Look, this mom guilt thing is real.
On our very bad days, it has us moms (and maybe dads too) crying in a fetal position under our covers.
Or, it has us screaming like a demon-possessed person at our children while they stare at us in disbelief. After our tantrum, we feel worse than horrible, and the mom guilt really sets in.
It is a nasty cycle. And, it’s time it ends!
I’m an addict who must wake up every morning and decide if…
I am going to choose today to love my children and my work and my life as fully as possible.
Read below for 3 reasons why you should choose to drop mom guilt like a bad habit.
#1: Children need to see what hard work looks like.
Much of our mom guilt is because of work.
We feel guilty when we are working and, thus, not spending time with our children. That work can be “outside the home” or washing dishes 4-feet from the table where they sit coloring or doing homework. It doesn’t matter; we feel guilty.
FYI, I am a stay-at-home mother now after working as a teacher for 13 years. So, I have done both—work outside the home as a mom and work inside the home. Guess what? The guilt didn’t go away when I became a stay-at-home mother.
I mean, seriously, the guilt beast is fierce. He attacks you in any situation and makes you question everything!
But, when that beast comes a knockin’ I try to stop and choose option B—to love my children and my work and my life as fully as possible.
If we want our children to grow up to be productive adults, is it not our job to model for them what that looks like?!
We can’t just tell them to work hard, and then we never give 100%. We can’t just tell them to be good to their friends, and then we never extend ourselves to help our friends and neighbors.
We must model for them the principles we are teaching. Remember, more is caught than taught!
#2: It’s robbing you (and your children!) of joy.
At a mompreneur meeting I attended, one mother was pouring out her heart, describing the guilt she was experiencing about working from home (on a lucrative online business) while sending her son to daycare. She was getting nasty comments from family members and from “friends” on Facebook that were adding to her guilt.
With tears streaming down her face, another mother, older and wiser, looked at her lovingly from across the table and said, “You are letting this guilt rob you of your joy.”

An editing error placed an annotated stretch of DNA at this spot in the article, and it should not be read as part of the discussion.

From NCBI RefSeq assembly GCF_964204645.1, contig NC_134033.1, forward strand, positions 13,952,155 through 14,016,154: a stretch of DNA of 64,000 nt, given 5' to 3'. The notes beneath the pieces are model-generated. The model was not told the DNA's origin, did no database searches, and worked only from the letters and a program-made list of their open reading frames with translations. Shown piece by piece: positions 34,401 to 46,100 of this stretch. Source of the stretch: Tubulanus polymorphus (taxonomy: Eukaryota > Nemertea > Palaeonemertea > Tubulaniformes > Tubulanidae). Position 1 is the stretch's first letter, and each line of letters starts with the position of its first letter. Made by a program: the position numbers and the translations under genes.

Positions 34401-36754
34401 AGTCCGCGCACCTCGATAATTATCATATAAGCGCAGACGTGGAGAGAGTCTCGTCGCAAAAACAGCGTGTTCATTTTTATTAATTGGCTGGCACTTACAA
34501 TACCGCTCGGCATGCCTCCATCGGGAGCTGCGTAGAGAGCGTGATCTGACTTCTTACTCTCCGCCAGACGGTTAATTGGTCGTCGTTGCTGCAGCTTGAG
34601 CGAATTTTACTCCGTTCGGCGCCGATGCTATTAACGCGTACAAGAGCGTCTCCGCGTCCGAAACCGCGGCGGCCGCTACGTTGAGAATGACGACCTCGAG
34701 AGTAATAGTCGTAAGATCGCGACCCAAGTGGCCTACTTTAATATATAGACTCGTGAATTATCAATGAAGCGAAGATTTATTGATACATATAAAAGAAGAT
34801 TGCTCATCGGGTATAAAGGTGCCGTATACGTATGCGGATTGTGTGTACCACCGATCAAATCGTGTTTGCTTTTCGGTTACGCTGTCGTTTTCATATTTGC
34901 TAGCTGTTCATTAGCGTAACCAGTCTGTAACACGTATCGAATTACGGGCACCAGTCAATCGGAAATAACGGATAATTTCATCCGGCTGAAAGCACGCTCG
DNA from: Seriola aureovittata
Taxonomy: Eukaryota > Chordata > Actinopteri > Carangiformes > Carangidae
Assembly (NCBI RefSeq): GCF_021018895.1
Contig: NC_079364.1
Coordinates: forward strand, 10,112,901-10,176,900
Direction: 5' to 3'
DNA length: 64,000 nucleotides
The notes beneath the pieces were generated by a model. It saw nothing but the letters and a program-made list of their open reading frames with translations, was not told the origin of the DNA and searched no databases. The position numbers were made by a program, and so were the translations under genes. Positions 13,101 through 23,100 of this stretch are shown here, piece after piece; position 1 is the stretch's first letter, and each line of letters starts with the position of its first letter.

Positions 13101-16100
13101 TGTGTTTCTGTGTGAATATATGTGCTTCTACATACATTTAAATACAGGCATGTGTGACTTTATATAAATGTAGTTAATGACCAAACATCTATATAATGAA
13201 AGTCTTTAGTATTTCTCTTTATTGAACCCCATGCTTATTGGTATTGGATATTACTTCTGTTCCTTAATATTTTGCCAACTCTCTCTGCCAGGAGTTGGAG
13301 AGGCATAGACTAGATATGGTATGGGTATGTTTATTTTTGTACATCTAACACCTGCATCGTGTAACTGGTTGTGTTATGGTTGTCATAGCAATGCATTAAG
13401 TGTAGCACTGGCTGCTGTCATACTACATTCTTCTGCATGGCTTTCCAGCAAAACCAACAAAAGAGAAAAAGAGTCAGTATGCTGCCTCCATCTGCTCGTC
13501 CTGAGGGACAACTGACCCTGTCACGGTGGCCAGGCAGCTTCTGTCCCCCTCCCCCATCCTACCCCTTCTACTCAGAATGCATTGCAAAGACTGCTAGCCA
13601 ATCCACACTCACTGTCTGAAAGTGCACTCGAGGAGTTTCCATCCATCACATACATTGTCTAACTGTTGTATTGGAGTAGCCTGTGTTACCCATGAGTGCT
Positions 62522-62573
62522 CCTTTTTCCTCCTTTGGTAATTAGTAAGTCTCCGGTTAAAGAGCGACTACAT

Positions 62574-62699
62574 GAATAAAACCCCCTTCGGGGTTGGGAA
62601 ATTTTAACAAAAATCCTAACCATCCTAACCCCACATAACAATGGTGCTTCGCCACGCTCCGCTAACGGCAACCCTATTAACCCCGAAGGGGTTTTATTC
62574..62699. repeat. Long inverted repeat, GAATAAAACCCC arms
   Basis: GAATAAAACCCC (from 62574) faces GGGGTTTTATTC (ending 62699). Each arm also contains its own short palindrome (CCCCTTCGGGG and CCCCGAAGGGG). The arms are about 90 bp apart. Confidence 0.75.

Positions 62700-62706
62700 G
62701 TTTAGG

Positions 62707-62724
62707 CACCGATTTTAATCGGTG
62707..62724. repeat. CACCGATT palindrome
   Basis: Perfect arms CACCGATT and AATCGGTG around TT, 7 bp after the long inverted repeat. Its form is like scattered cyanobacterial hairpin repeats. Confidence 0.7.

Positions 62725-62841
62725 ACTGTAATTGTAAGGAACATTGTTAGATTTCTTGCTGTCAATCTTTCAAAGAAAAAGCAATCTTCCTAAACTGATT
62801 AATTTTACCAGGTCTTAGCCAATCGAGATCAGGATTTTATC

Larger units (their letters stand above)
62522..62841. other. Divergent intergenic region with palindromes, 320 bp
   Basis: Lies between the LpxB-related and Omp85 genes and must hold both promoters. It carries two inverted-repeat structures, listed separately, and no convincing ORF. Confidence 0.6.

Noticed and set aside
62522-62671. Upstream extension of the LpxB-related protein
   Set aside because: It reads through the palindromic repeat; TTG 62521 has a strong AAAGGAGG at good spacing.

I’ve thought of that comment many times since. It really is that simple. It really is a choice.
If we choose to let guilt consume us, then we have little room for joy…joy that needs to be shared with our children.
#3: It’s our responsibility to model a healthy self-image to our children.
This one kinda sums it up. People who take pride in their work and who find joy in life often have a healthy self-image. They’re comfortable in their own skin.
Consider the opposite. Do we want to raise children who will feel guilty all of the time, even when their work is of value to their family and to others? Do we want to raise children who become mopey adults with little joy in their lives?
Let’s all together say, “No!” Of course, we don’t want these things for our children.
We want them to be happy, confident adults.
So, we must drop the guilt (like a bad habit!) and show them what that kind of adult looks like and lives like.
Defeat the guilt beast…get the monkey off your back. Choose option B to love your children, your work, and your life fully.
And, Just for Kicks…
Hey, humor is often the best the medicine.
You need a laugh…a little joy in your life right at this moment? Check out ScaryMommy and how Lauren decided to embrace mom guilt, but more importantly why she did. In essence…because she cares about her kids like we all do.
make you laugh.
Then, go share your joy. Especially with the little (or big) people in your life.
About the Author: Rachel Eubanks, a freelance writer in Huntsville, AL. She writes about her experiences in life, motherhood, and business at inspiretoengage.com. There she tries (bless her heart) to inform and inspire other mothers who are navigating the murky waters of motherhood and entrepreneurship.